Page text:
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COMMENTARY: Canada’s military procurement legacy somehow gets even stupider

brihard

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RCMP is also looking to replace their service pistol, the obsolescent S&W 5946. Both use 9mm. Both organizations are due for a ground up rethink on what characteristics are required for a duty sidearm (mechanical, safety, etc etc). There are a small number of pistol models popular for both police and military use. I see no compelling reason why a joint procurement couldn’t be at least considered to take advantage of economies of scale.
 

daftandbarmy

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Brihard said:
I see no compelling reason why a joint procurement couldn’t be at least considered to take advantage of economies of scale.

Like just buy the US solution:

https://www.businessinsider.com/us-military-service-branches-buying-army-modular-handgun-system-2018-3

After all, it's a pistol.... not a fighter jet or something insanely expensive like that.
 

Haggis

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The CBSA is the only agency in North America currently using the Beretta PX4 Storm.  Those pistols are getting old and are no longer supported under contract by Beretta.  If they were to jump on the federal procurement bandwagon with other agencies that would make a sizable purchase for Canada likely resulting in a very good price. 

Glocks and Sig Sauers are quite popular with CBSA officers for personal use.
 

PuckChaser

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We can't even get DND procurement right, so the solution is to make it inter-agency rife with competing priorities and bureaucratic empire building? Remember, the service pistol replacement isn't a 10 year project; we released a statement of requirement I believe about 8 years ago that was so poorly worded (and designed for only a single manufacturer), it had to be pulled and the project started from scratch. It'll be somewhere in the neighbourhood of 20 years before we get a contract signed that's going to replace pistols we needed replaced 30 years prior.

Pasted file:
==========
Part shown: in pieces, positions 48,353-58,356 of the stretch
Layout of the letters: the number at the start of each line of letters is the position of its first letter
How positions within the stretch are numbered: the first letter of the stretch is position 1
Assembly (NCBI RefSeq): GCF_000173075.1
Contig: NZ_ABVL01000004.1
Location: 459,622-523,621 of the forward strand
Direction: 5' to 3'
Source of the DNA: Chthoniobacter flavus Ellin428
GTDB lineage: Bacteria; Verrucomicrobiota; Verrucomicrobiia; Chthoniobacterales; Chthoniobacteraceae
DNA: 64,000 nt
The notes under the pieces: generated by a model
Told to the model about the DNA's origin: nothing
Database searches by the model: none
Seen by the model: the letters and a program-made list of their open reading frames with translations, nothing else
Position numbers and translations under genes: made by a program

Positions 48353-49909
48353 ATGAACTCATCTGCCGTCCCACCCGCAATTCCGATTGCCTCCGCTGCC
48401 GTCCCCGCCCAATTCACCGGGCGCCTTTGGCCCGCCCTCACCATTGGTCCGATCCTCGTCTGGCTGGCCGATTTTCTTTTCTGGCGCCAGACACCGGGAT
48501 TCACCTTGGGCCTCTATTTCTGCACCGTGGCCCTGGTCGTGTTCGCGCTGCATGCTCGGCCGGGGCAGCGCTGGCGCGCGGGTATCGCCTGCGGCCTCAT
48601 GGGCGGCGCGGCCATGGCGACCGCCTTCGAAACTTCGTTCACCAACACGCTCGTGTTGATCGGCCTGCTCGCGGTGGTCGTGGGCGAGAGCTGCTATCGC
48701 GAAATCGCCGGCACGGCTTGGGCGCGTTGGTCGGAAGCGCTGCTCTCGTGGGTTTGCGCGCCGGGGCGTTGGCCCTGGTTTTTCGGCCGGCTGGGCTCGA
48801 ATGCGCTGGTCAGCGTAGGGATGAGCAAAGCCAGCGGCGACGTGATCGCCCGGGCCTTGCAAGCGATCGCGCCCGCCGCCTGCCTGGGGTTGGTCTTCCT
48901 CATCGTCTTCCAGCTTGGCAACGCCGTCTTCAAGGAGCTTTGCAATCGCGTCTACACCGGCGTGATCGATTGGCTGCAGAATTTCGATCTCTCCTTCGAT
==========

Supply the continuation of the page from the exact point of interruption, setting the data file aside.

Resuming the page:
It's also not an "Army" problem, unless people disown the RCAF and RCN pers who carry secondary weapons on CJOC deployments that are not Maritime/ATF-centric.
 

dapaterson

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FSTO said:
I was told yesterday by one of the civilians in our project that the reason why all Departments have to get their projects approved at TB is to slow down the spending of money. There is zero consideration toward capability and needs (this is why the status of water and housing at reserves are such a shyte show) its all about slowing down the flow of money.

In fact, all departments undergo an assessment of their ability to do things, on a scale of 1-4.  The higher your score, the better you are.  This is refreshed every few years.

Each project going forward is also assessed on a scale of 1-4 for complexity and risk.  Normally, a project score at or below your departmental score means your minister can approve it.  However, the TB ministers reserve the right to call forward files within your authority level.

The more shenanigans a department pulls, the lower their score, so the more often they will have to go forward to the TB ministers.  For a while DND's score was down to 2, meaning lots of things were being pushed up.  Add to that the fact that CAF compensation and benefits (less military judges) are set by the TB ministers and you end up with lots of files going to TB from DND.


Frequently DND files go astray when someone tries to channel a something to a preferred supplier, when there's rapid rotation in military project staff, when someone who knows nothing of the processes decides they can do things "faster", or when someone fails to do an adequate environmental scan.  If you're buying small arms, you're very likely going through the Munitions Supply Program.  Learn it and understand it, otherwise you'll waste a lot of time and effort and come back and redo the work.